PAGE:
Iron ore price soars but rally is unsustainable

UBS commodities analyst Daniel Morgan thinks the current iron ore price rally is unsustainable.

The price at the moment is above a sustainable medium-term price. If this price was seen as any way sustainable, you’d get suppliers lifting production,” he has told Fairfax Media.

He added, “A lot of the marginal tonnes which have left this market, let’s call it around 200 million tonnes of high-cost suppliers that have exited in the last two years, if this price was to be anyway sustained I’m sure they’d re-enter the trade, but they haven’t.

It’s been good news for Australia’s iron ore miners, with their share prices surging.

Atlas Iron Limited (ASX: AGO) has seen its share price double in just a week, BC Iron Limited (ASX: BCI) is up 55% over the past five trading days, Grange Resources Limited (ASX: GRR) is up 27% over the same period, Fortescue Metals Group Limited (ASX: FMG) is up nearly 16%, and Rio Tinto Limited (ASX: RIO) is up more than 10%.

Mount Gibson Iron Ltd (ASX: MGX) and Mineral Resources Limited (ASX: MIN) have seen their share prices rise 20% and 10% respectively in the past week too.

Since October 24, the iron ore price has surged 35% from US$59 a tonne to US$79.81 on Friday. That has been driven by higher steel production, a soaring coal price and potentially speculators re-entering the market.


Source: Various


In April-May this year China’s regulators took steps to discourage speculation in the commodities markets which resulted in sharp falls in trading volumes and prices. Iron prices fell from US$70.46 a tonne on April 21 to US$49 a tonne on May 26. if speculators are again suspected of driving prices higher, Chinese authorities could act again.

Some market commentators have attributed the soaring commodity price to the US election win by Donald Trump, but the fact is that commodity prices were rising weeks before the election and most people did not expect Trump to win.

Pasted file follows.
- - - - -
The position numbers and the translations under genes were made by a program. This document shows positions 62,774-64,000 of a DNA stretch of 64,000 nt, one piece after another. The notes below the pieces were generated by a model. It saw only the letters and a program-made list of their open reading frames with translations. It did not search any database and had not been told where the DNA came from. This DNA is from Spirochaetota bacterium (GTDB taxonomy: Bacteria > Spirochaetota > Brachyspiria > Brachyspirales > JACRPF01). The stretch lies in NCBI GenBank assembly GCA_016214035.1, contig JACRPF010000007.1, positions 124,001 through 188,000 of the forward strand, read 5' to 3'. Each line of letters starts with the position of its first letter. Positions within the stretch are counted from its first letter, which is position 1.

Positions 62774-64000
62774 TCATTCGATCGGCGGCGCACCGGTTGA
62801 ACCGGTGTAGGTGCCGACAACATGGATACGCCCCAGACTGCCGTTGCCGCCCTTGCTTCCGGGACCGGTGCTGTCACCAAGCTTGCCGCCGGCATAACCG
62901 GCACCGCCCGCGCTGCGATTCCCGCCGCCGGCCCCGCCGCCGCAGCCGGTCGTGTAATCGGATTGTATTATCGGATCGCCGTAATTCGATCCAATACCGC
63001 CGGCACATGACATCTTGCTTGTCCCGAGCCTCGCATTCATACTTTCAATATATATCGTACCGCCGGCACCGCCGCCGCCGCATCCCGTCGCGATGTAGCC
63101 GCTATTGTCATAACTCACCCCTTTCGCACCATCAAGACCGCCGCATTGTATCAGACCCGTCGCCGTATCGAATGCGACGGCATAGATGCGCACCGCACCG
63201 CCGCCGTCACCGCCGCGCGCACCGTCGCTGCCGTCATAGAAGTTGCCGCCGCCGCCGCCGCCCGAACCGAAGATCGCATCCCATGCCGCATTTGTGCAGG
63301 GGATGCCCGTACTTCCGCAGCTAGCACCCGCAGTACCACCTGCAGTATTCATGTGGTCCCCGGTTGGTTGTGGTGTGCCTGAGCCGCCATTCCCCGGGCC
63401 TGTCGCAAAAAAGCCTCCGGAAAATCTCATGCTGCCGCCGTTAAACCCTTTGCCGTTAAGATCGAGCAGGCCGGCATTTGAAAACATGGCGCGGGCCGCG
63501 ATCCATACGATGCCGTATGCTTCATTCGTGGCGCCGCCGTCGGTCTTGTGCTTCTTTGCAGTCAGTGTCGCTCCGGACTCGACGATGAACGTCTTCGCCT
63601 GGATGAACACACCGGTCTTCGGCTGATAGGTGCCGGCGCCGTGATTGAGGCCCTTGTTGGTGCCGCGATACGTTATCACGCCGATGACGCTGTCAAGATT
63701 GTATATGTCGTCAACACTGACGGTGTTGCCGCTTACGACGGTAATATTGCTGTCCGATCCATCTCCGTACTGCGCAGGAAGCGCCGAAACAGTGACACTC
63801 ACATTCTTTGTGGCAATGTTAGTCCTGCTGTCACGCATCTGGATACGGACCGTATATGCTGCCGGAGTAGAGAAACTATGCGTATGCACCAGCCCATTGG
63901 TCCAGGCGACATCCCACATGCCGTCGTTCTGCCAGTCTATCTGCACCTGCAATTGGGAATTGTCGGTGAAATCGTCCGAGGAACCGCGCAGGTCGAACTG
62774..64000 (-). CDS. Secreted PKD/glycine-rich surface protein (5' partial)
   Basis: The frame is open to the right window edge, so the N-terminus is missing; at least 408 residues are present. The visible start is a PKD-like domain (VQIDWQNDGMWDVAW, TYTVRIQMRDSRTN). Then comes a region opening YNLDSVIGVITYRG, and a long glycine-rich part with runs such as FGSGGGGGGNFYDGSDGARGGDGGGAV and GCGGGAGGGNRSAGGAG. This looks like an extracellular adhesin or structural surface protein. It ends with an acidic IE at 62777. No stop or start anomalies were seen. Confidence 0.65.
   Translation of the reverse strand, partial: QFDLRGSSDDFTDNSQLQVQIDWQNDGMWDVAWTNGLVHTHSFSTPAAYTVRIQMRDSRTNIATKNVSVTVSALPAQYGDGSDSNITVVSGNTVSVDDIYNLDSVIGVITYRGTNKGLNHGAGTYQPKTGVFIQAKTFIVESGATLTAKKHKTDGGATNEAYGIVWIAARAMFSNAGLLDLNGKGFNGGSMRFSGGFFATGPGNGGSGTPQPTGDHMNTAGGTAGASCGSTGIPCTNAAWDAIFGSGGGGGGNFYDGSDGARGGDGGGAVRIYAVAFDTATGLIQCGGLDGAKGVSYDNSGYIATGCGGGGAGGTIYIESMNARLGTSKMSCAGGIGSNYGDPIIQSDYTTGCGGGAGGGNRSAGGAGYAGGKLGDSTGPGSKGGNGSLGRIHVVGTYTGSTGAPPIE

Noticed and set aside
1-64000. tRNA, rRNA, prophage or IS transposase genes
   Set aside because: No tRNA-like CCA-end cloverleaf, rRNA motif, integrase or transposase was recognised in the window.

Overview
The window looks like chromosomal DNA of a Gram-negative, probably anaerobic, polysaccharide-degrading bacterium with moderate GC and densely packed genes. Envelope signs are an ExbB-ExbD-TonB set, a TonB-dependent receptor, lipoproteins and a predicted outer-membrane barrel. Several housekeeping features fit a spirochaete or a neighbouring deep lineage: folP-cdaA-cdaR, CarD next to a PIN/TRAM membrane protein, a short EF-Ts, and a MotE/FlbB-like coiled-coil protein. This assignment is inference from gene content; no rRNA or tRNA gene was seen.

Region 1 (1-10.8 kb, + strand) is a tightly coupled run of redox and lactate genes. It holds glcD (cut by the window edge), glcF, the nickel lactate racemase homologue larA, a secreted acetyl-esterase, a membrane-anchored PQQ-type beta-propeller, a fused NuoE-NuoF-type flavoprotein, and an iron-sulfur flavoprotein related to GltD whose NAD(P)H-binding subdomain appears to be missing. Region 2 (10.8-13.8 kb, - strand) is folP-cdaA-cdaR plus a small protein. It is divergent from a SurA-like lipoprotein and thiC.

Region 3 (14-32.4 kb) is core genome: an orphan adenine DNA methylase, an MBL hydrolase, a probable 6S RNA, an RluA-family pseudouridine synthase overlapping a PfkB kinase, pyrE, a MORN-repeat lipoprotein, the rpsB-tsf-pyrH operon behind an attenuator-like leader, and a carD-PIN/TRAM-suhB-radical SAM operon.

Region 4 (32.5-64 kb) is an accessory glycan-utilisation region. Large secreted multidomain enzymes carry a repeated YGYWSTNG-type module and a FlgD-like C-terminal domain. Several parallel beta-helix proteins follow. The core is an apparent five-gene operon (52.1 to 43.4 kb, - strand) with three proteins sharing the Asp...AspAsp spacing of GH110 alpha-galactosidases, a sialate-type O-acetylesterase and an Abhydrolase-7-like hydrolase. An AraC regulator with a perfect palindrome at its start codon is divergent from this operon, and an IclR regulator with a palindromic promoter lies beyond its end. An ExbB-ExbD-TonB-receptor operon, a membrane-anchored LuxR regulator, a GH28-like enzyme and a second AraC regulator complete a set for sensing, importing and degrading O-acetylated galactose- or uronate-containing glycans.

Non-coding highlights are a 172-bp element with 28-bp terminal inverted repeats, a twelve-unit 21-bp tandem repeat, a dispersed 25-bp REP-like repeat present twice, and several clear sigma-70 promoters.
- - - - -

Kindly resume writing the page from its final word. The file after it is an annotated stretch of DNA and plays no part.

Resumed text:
UBS’s Morgan also points out that structural issues in China’s property market and therefore steel overcapacity still exist. At some point, that could correct itself which will likely result in lower prices for iron ore – and coal.

Foolish takeaway

If the iron ore price can maintain these levels, that’s good news for Australia’s economy. The May Budget had priced in iron ore prices of US$55 a tonne so that higher prices would be a massive boost to the budget, as well as the junior iron ore miners.

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Motley Fool writer/analyst Mike King doesn't own shares in any companies mentioned. You can follow Mike on Twitter @TMFKinga

The Motley Fool Australia has no position in any of the stocks mentioned. We Fools may not all hold the same opinions, but we all believe that considering a diverse range of insights makes us better investors. The Motley Fool has a disclosure policy. This article contains general investment advice only (under AFSL 400691). Authorised by Bruce Jackson.

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